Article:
22. I am also a gamer I played WoW for about a year and a half. I remember getting really frustrated with the female characters that would dance for money in public. I say female characters because i have major doubts that actual females were playing them; i don’t know many actual female gamers that would ever grind up against a stranger in public to get extra gold, even in game. It pissed me off to think that males get to make the rules and then reinforce them while pretending to be female.

    But my biggest pet peeve is people that pay for companies to level their characters because they never know how to use their new abilities efficiently themselves. There was a tv show on gamers and a portion of it was about gamer couples. This one couple paid to have the wifes character leveled because the husband wanted her to play with him on his level, but she didn’t have the time to level because she had to take care of the kids while he played. Apparently it never occurred to the guy to let his wife play while he took care of the kids for once so that she could level herself.

  23. “The SF/geek world is particularly bad, since it seems that NO ONE HAS NOTICED that there are female geeks yet. And that we probably don’t want cooking games.” – Stephanie

    Ok, I can understand this, but this also somewhat bothers me, cause there are girls out there who actually do like the obnoxiously cute female targeted games. Like the Tamagotchi Corner Shop games, and Cooking Mama. I like Cooking Mama, so like does that make me someone who’s buying into the stereotype of what people think women should like?

    No, I think that alot of women do like obnoxious cuteness. In fact, that’s why there are a good deal of Otaku, (meaning people who like Japan alot) women. Japan has realized what women have known for a very long time:

    Females like things that are cute.

    It really is that simple. If that makes you feel like they’re not targeting what women really want from games, because those games are stereotyped games for women, ok that’s cool. My point is just to say, that there are alot of women out there who genuninely do like those games, and don’t find them patronizing.

    Ok, maybe Cooking Mama is a little patronizing, but it’s not like Tomb Raider or something. You know like, “It’s a game where a girl kicks major ass, but she also dresses sorta revealing and has huge hooters. Cause um, we can’t forget the guys now can we? *whistles*”

  24. Interesting. I thought the whole premise of the article was so blindingly stupid (three middle-aged men out of hundreds of thousands with the same profession have heart attacks in four months? Wow, shocking…) I didn’t notice they failed to find any dead women.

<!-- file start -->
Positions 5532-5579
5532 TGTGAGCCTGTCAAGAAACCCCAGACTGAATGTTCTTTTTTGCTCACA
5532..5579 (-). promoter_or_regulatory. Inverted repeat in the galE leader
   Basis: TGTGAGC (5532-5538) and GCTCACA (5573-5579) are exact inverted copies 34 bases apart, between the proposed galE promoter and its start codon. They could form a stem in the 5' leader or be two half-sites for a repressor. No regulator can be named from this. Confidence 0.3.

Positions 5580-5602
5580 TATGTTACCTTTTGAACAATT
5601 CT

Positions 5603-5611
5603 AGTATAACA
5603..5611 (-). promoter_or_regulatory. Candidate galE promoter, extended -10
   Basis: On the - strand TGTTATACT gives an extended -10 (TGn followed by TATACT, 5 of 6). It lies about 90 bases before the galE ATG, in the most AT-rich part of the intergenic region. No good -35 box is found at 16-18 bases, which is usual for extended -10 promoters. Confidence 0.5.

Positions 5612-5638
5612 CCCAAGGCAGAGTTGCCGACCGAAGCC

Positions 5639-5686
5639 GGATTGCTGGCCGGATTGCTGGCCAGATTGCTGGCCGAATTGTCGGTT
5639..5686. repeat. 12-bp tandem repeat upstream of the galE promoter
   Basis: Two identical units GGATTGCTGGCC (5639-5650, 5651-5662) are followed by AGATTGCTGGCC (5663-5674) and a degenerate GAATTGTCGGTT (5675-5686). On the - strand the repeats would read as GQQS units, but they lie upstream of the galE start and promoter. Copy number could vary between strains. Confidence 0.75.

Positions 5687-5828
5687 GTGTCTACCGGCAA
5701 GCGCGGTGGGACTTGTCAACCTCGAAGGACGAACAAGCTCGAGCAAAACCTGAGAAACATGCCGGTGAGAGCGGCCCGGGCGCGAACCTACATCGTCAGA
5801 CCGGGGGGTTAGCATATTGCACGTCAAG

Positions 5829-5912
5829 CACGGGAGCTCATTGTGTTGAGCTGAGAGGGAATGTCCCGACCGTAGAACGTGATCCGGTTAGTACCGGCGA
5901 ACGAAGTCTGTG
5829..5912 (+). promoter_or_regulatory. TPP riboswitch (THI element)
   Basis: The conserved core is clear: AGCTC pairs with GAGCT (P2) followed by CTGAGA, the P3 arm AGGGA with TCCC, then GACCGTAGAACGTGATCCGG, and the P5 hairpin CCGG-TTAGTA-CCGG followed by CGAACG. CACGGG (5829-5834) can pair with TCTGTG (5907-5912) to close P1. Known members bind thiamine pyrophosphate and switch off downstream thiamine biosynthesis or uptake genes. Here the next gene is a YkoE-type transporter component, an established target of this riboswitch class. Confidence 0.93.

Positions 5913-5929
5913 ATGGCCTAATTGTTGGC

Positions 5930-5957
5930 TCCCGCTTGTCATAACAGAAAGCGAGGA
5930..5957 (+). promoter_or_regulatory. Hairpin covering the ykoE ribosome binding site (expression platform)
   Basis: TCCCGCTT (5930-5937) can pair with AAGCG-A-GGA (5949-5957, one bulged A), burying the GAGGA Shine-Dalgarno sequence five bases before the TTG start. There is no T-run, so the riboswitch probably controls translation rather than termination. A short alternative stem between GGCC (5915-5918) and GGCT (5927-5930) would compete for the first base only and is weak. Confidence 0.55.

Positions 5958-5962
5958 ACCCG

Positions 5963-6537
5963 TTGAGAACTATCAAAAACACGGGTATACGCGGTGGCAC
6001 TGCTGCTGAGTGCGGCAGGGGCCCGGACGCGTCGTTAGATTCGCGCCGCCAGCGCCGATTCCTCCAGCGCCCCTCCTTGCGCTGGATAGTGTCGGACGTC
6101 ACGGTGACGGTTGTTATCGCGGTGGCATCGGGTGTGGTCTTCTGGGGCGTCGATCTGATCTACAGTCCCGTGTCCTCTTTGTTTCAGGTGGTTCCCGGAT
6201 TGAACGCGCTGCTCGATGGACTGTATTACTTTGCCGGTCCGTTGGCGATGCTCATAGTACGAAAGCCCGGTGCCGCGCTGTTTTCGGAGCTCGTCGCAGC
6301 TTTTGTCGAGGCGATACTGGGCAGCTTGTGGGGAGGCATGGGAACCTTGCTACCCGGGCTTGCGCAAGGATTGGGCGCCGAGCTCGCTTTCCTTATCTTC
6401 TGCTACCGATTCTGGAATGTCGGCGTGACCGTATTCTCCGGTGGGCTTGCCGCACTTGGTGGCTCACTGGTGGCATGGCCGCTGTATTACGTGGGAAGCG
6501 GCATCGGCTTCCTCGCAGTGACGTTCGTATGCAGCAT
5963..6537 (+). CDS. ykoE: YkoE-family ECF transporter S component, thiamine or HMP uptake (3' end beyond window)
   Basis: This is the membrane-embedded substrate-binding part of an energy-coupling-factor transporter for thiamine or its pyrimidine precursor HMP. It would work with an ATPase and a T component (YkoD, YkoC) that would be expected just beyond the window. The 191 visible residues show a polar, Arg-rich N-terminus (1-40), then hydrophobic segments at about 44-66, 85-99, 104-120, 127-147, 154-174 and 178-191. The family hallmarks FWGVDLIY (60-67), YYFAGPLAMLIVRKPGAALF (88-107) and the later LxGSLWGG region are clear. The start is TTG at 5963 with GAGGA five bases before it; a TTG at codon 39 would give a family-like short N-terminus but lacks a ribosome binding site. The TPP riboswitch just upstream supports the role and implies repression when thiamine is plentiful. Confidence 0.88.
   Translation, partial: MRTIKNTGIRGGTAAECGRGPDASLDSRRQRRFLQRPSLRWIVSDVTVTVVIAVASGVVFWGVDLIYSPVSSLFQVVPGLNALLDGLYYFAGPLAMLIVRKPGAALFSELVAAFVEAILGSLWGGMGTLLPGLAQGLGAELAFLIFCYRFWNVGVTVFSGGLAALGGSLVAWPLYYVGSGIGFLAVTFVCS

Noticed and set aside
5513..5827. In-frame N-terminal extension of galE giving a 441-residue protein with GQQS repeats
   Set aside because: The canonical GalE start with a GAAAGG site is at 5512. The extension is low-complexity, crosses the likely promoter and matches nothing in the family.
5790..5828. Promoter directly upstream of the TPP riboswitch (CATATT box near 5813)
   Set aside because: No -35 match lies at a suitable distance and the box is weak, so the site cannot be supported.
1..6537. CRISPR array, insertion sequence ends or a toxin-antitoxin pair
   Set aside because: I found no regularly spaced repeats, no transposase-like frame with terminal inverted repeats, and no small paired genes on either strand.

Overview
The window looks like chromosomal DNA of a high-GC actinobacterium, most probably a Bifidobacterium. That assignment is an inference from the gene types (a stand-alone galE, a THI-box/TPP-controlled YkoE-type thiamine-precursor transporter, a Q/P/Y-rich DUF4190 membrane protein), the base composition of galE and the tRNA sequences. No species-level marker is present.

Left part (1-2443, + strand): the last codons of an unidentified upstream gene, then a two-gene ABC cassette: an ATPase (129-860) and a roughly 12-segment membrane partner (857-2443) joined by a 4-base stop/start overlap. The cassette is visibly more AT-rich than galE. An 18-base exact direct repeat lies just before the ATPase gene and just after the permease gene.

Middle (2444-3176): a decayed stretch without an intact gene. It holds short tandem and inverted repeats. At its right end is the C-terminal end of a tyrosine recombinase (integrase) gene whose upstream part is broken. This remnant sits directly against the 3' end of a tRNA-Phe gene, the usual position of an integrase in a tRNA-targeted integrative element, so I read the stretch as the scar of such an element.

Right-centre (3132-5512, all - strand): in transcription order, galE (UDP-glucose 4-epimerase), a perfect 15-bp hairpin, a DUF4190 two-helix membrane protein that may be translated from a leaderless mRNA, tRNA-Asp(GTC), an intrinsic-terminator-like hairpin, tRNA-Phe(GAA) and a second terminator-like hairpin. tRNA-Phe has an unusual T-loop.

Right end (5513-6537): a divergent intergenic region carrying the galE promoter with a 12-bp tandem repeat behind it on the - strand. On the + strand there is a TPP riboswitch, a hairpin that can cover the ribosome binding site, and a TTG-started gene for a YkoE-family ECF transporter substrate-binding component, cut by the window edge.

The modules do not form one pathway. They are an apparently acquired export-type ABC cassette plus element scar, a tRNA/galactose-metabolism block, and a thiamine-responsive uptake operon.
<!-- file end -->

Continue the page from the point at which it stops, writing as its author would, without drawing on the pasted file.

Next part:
25. Females like things that are cute.

    Well, no. Some women like things that are cute. Some don’t. Some men like things that are cute. Some don’t. Some women don’t like pink! Some men do! It’s unbelievable!

    The problem is not the existence or non-existence of cooking games or shooter games, but the ridiculously gendered marketing thereof. Women are socialized to like cute things, so those that do are conforming, and those that don’t are called abnormal. I agree with you that there’s nothing wrong with liking a game like Cooking Mama (which sounds fun to me), but there is something wrong with treating it as though because you’re a woman you just naturally like it.

  26. I have been reading political blogs since the 2004 election and every once in a while the instapundit would link to a post all about how “there are no woman bloggers” and then women bloggers all over the blogosphere would be like “Uh… hello?” and then Andrew Sullivan would post something dicky and so would Jeff Goldstien and they’d all conclude that women suck. It’s like… The cool thing to do, ignore female bloggers. It seems to have gotten better now that Mrs. Insapundit and Michelle Malkin, and that law professor chick that he loves…. Ann something? are around to say women hating things for the menfolk. Goodtimes.

    In other news, I used to belong to a girl gaming forum called Iris. It was interesting, they were real gamers really focused on talking about gaming issues for women. No boys allowed type thing, no explaining to boys why this was necessary, just talking about our issues with the games. (Like, the vapid healer characters taht the female’s are always relegated to “But but… it’s a girl!”) But eventually the PC ness alienated me. It was all very… “wow I totally thought this crazy leftist stereotype was made up…. guess I was wrong.”

    We were talking about WoW widows, which is a huge problem where men become more involved with Worlds of Warcraft than they are with their families. I have lost 2 boyfriends to this, and I play the game myself. I essentially said, these women should try to take some drastic action if they can to get their husbands out of this game, and that if they couldn’t, and they were independent enough, then they should leave them. This is apparently EXACTLY THE SAME as saying “It’s these women’s fault that their husbands are addicted to a video game.” I didn’t even use the word retarded in that post, and they reported me!!! For “Blaming the Victim.” *headdesk*